This Particular Bear (A re-post)

“Yep, that is a bear, alright,” the cop said as he lowered his binoculars.

“Yep,” the other cop said.  “Not too hard to spot, with the big lumbering body, the brown fur, the teeth and the sharp claws on those huge muscular paws.”

“Yeah, kind of hard to mistake a bear, when you get right down to it.  They are distinct.”
“Have you noticed where this particular bear is?”

“Yes,” the first cop said, rubbing a spot off his binoculars.  “I made a mental note of that right off.  This particular bear is up a tree.”

“Well, yes,” the second cop said, “but more than up a tree, I think.  He is very high up in a tree, in the middle of a residential street in a city not known for having much of a bear population.”

“Yes.  It is a puzzlement.”

“Thank you for that insight, Yul Brenner.  It is a puzzlement indeed.  However, the real problem, the nub of the issue, the heart of the matter in a manner of speaking is not the location of the bear.”

“I agree.  That is not the prime consideration with which we need to treat.”

“No, sir.  The question which requires our deepest and most profound cogitation is what to do about this particular bear, high up in a tree, in the middle of a residential street in a city not known for having much of a bear population.”

“I am certainly open to suggestion,” the first cop said.  He was the senior of the two, but only by a year or two.

“Well, we can wait him out.  I believe it is a truism in the field of natural science that bears are as adept at climbing down as they are at climbing up.”

“That is certainly one strategy,” the first cop said.  “However, I detect a flaw in that scenario.”

“A flaw?” said the second cop.  “Well, I never perceived it as a perfect solution, but please, elaborate.”

“Well, it seems a reasonable surmise that this particular bear has wandered to this particular neighborhood from the surrounding hills, and has done the aforementioned wandering because he is hungry.”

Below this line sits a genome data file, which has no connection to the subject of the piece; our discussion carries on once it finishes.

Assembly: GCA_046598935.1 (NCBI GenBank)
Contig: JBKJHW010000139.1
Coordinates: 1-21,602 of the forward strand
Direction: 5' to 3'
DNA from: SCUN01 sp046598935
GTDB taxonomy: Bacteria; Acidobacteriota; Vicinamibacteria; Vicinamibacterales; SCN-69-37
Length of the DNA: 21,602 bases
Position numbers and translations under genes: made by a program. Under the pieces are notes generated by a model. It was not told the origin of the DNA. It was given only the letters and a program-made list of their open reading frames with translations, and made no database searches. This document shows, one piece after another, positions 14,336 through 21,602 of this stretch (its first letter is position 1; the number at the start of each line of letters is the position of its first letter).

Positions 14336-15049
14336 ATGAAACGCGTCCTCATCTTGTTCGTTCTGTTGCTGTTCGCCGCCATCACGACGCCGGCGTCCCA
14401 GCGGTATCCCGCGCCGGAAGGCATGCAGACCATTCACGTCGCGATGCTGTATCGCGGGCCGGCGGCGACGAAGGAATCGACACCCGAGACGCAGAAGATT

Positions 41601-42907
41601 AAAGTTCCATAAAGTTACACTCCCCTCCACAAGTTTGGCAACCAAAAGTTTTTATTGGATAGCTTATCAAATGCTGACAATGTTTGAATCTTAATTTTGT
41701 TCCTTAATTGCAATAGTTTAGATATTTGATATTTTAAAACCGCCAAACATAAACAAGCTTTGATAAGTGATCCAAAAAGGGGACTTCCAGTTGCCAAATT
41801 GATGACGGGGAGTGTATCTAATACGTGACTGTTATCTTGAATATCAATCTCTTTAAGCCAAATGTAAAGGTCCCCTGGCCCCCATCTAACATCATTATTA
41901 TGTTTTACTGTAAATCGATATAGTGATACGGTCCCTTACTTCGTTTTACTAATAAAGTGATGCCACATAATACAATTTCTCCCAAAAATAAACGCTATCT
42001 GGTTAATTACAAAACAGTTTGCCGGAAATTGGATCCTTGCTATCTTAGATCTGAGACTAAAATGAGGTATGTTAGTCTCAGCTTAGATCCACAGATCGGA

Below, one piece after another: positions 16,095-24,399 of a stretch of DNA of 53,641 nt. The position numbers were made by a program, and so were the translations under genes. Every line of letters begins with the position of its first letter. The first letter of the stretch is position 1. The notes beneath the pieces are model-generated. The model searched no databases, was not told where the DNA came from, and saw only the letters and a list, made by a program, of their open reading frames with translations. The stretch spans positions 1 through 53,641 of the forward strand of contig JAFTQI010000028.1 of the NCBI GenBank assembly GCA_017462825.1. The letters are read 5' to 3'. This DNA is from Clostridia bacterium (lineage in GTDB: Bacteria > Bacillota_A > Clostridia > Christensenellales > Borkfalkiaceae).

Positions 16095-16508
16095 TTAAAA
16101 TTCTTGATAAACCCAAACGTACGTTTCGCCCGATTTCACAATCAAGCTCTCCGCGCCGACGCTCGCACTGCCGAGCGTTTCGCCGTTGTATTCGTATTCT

“A very reasonable surmise.”

“So, follow me on this.  If he was hungry when he did his original wandering, let us try to imagine his state if we, as you so succinctly phrased it, ‘wait him out’.

“Hungrier yet, I would anticipate.”

“And I think that, in the world of bears, hungry is tantamount to dangerous.  Can we agree on that point?”

“I believe the truth of that statement does not even warrant discussion.”

“Leaving us to cogitate further and, it is to be hoped, settle on a different plan.  One that would place fewer of the local citizens, not to mention ourselves, in dire, bear-oriented peril.”

“Just so,” said the first cop, raising the binoculars to his eyes again.  “In that vein, how high up would you say this particular bear is?  I make it about thirty feet.”

“My initial and quite informal measurement led me to an estimation of approximately fifty feet.  But, I suppose we can split the difference and say forty feet.  Does the application of objective data jiggle any of your neurons?  Does it toggle any interpretation?  Corral any concepts?  Develop any dispositions to our current conundrum?”

“Only one, I’m afraid.  And it is not subtle, nor neat, nor in any way a comprehensive solution.  I suggest that we shoot this particular bear with a tranquilizer.”